Figure 5 explains the method to measure fast varying quantities. In this case, the light pulse wavelength is unchanged, but placed so that the wavelength of reflected light comes on the slope of the spectrum. When the wavelength of the reflected light varies according to expansion and contraction of the grating, the intensity of the reflected light varies. As a result, an optical intensity distribution shown on the right hand side of Fig.5 is obtained. Applying Fast Fourier Transform analysis to this distribution, we obtain a frequency and amplitude of the vibration or dynamic strain.
 
EJAM2-1NT21-Fig.4_Static_Measurement
 
Fig.4 Static Measurement
 
EJAM2-1NT21-Fig.5_Dynamic_Measurement
 
Fig.5 Dynamic Measurement
 
(4) Feature Summary
The system has the following features:
a) Measures up to 192 points, including slow varying quantities and fast varying quantities.
b) Insusceptible to electrical noises.
c) Resistance to heat, keeping 80% or higher reflective index for more than 3000 hours in 335 ˚C atmosphere.
d) Resistance to radiation, keeping 90% or higher reflective index against 106Gy dose.

Please refer to Reference [3] for more details.
 
4. Examples of Application
(1) In nuclear power plants, environment around the nuclear reactor is harsh. Sensors placed near the reactor must withstand high-temperature (300 ˚C), and radiation. In addition, electrical equipment around the reactor makes large electrical noises.

Considering the inherent resistance of FBG to heat, radiation, and electrical noise, we plan to use the FBG sensing system as a strain sensor to measure a very small dynamic strain of piping around the nuclear reactor. Our resolution target is measuring 0.1 micro-strains (one expansion or contraction length against ten million lengths) on pipes.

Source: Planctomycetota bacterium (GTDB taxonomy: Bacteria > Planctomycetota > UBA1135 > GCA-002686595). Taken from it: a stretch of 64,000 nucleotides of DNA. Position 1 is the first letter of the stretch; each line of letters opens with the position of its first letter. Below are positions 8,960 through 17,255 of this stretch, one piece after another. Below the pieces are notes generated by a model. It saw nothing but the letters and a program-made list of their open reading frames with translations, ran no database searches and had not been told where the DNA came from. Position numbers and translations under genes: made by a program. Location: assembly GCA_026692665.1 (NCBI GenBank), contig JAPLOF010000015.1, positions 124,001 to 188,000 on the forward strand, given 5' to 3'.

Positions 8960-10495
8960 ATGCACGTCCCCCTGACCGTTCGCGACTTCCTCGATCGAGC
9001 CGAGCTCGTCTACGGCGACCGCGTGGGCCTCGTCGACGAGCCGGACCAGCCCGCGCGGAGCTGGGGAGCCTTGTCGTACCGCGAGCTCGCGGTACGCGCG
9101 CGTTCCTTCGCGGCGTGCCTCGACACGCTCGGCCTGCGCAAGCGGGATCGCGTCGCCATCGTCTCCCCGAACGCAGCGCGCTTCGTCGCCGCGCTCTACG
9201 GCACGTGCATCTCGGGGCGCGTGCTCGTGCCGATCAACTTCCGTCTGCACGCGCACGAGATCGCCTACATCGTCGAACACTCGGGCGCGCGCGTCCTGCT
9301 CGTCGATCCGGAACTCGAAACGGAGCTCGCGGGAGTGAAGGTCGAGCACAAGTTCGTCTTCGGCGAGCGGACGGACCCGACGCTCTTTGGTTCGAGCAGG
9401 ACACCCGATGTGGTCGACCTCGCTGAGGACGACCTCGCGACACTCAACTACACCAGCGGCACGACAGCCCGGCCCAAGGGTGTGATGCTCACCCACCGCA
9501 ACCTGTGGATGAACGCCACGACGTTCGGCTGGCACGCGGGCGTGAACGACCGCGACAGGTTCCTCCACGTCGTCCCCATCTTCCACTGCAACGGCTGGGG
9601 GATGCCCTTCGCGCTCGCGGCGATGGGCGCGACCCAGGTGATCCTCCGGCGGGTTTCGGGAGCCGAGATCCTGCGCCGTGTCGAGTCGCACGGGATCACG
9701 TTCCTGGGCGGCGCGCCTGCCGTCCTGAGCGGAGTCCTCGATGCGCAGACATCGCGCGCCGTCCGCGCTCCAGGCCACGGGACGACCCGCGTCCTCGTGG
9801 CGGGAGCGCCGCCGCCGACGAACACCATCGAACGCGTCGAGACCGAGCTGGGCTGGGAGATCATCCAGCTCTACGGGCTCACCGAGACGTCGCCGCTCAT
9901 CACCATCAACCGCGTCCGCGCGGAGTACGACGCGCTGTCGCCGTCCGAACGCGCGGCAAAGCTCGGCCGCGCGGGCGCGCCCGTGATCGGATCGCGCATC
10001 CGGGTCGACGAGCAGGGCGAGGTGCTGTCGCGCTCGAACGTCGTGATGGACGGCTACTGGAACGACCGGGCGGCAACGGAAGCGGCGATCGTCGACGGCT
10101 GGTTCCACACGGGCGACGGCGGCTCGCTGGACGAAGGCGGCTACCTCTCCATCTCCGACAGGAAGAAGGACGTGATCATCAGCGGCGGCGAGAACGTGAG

We verified this level of resolution by an experiment using a mock-up piping. An example of the result is shown on Fig. 6, which shows good agreement between the FBG strain sensor and a strain gauge for 250 hertz dynamic strain.
 
EJAM2-1NT21-Fig.6_Comparison_of_FBG_strain_sensor_and_strain_gauge_for_250_Hz_dynamic_strain
 
Fig.6 Comparison of FBG strain sensor and strain gauge for 250 Hz dynamic strain
 
(2) We hope the FBG sensor system can be applied for monitoring of various quantities, such as temperature, strain, or vibration in various industrial plants.
 
5. Reference
[1] R. Arai, et al., "Large-Scale Hybrid Monitoring System for Temperature, Strain and Vibration using Fiber Bragg Grating Sensors," PHOTONIC ASEA 2002, Proc. of SPIE (2002)
[2] R. Arai, et al., "Condition and Health Monitoring System for Nuclear Power Plants using Fiber Bragg Grating Sensors," Proc. of NUTHOS-6 (2004)
[3] A. Sumita, et al, "Optic fiber of apparatus surveillance system with Condition based maintenance," Proc. of the 2nd Annual Meeting, Japan Society of Maintenology, 2005 (in Japanese)
 
6. Contact
Japan Society of Maintenology (ejam@jsm.or.jp)